Sports

How the '4-Point Line' Is Already Changing the NBA

This era of the NBA is all about “pace and space” where teams are pushing the tempo like never before while utilizing space on the court to emphasize freedom of movement.

Along those lines, ESPN’s Malika Andrews reports that a handful of teams have begun practicing with some variation of a four-point line that is five feet behind the regular three-point line.

The idea is that if a player can consistently hit three-pointers from the hypothetical four-point line, it would draw that player’s defender to that line.

When a defender is pushed out further away from the basket, it creates more space inside the four-point line that other players can utilize.

ESPN reports the 76ers, Hawks, Nets, Bulls and Bucks are the teams using a four-point line in practice.

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Hawks rookie Trae Young was known for his “four-pointers” even in college and he says he took those shots because defenders weren’t expecting them.

“I would always try to extend my range farther and farther because I wasn’t getting much taller,” said Young, who is listed at 6-foot-2. “The farther I shoot, people weren’t expecting that.”

The NBA three-point line is 23 feet 9 inches at the top of the key and on the wings. Young has attempted 52 three-pointers at least 28 feet in distance this season, the most in the NBA.

Hawks coach Lloyd Pierce gives Young the freedom to decide if it’s better to pull up from the four-point line or drive to the basket.

Should the NBA implement a four-point line?

“When Trae gets here, he has decisions to make,” Pierce said while standing on a 4-point line, before jogging to the basket to mimic a Young drive. “If someone is going to meet him at the rim, he is going to know to make those passes out.”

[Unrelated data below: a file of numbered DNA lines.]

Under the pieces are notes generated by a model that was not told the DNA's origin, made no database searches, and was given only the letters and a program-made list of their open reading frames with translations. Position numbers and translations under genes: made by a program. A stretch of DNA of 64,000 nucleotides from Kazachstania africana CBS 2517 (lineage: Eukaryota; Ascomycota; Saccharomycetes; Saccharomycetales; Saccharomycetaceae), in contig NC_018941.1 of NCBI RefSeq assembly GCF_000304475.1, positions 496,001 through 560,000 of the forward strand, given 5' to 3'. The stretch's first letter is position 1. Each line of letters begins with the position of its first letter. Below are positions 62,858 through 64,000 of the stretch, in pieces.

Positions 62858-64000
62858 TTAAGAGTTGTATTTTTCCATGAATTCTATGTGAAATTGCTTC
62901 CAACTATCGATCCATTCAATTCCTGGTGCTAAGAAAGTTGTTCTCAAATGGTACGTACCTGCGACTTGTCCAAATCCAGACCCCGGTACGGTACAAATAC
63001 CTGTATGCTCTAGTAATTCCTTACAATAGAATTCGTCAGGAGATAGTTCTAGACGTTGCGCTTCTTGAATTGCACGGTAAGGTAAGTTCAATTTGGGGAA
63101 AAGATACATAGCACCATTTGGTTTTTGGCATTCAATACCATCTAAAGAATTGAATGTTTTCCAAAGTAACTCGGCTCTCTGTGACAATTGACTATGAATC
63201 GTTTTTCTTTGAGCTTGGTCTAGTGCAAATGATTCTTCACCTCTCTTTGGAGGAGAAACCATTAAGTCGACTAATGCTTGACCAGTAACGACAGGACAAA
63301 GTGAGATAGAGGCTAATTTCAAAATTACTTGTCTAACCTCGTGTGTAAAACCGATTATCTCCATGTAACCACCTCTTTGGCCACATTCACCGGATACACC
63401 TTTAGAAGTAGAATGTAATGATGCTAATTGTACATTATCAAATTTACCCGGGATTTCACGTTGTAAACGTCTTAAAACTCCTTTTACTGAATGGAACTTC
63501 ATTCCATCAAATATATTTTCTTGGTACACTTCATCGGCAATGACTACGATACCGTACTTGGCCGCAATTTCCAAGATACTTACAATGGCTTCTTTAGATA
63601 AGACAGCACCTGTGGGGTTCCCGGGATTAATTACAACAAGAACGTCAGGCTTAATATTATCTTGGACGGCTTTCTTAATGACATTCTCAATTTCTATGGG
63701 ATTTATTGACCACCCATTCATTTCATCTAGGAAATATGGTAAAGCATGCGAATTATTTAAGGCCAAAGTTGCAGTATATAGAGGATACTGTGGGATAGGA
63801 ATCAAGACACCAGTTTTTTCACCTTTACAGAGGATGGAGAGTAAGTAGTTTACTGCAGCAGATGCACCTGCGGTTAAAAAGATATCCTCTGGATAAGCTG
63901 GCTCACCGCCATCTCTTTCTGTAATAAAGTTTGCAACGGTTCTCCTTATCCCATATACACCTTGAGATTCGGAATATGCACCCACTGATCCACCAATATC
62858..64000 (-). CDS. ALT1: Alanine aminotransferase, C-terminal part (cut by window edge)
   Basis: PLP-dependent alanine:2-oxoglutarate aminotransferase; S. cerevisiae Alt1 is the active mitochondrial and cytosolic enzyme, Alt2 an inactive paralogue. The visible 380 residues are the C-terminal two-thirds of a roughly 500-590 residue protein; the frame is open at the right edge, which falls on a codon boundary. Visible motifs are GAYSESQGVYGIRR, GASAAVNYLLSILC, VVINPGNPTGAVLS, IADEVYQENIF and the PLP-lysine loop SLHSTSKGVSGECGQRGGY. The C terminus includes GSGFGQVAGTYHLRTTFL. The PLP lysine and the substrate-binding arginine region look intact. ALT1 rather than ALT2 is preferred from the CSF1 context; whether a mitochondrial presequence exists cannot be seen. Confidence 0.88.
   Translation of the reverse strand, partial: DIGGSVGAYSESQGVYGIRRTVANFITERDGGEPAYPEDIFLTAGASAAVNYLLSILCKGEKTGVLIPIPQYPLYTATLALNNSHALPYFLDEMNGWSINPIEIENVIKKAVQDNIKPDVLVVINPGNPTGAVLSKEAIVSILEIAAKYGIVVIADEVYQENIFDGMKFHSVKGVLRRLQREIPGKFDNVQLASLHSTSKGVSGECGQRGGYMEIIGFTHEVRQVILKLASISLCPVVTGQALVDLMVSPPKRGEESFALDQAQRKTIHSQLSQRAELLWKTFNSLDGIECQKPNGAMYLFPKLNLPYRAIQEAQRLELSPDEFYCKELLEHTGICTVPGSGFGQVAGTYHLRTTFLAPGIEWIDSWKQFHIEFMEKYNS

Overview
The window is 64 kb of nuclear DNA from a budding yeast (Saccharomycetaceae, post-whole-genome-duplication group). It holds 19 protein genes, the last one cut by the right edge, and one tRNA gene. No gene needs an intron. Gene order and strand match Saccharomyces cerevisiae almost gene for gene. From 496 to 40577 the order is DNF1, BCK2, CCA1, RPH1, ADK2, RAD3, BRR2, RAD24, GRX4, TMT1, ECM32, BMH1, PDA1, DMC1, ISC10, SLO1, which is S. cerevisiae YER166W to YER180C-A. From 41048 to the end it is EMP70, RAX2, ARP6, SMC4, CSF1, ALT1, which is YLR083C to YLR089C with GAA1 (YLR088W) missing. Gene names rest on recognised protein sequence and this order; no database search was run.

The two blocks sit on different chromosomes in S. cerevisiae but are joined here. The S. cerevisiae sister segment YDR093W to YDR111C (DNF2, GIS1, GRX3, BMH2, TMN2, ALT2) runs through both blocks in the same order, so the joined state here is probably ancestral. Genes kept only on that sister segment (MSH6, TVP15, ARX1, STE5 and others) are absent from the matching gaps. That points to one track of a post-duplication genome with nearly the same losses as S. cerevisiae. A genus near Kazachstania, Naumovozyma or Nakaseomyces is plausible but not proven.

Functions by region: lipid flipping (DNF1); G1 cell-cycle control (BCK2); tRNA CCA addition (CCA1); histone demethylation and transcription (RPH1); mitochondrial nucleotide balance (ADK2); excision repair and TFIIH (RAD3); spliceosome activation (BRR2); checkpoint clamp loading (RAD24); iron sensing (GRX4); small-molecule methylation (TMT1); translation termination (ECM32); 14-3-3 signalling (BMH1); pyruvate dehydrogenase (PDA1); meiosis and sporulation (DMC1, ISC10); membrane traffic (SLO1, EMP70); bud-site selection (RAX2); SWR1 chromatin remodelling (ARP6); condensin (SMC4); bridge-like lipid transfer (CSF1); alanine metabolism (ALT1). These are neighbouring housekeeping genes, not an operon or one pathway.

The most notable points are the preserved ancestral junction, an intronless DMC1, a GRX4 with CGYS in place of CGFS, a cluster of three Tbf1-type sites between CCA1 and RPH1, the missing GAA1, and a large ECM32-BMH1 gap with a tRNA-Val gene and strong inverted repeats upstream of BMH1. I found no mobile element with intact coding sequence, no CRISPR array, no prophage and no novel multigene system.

While Young and the Hawks have utilized the four-point line as an extension of the three-point line, the Bucks have utilized it to create space inside the arc for their star.

Milwaukee uses a five-out offense where Giannis Antetokounmpo is surrounded by 3- (or 4-) point shooters like Malcolm Brogdon, Khris Middleton and Eric Bledsoe, all of whom are shooting at least 36 percent from beyond the arc.

Defenders clinging to those players at the four-point line has created extra driving lanes for Antetokounmpo, who is just a 13 percent three-point shooter.

Antetokounmpo has driven through the lane for a league-leading 55 unassisted dunks. The next-closest player, Rudy Gobert, has 23.

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The revamped Bucks offense is now leading the NBA in scoring at 117.6 points per game after ranking just 15th last season at 106.5 PPG.

“Sometimes you have to find more creative ways to say we want to create spacing,” Bucks coach Mike Budenholzer said of the NBA’s latest infatuation.

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Ross Kelly has been a sportswriter since 2009.
Ross Kelly has been a sportswriter since 2009 and previously worked for ESPN, CBS and STATS Inc. A native of Louisiana, Ross now resides in Houston.
Location
Houston, Texas
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Topics of Expertise
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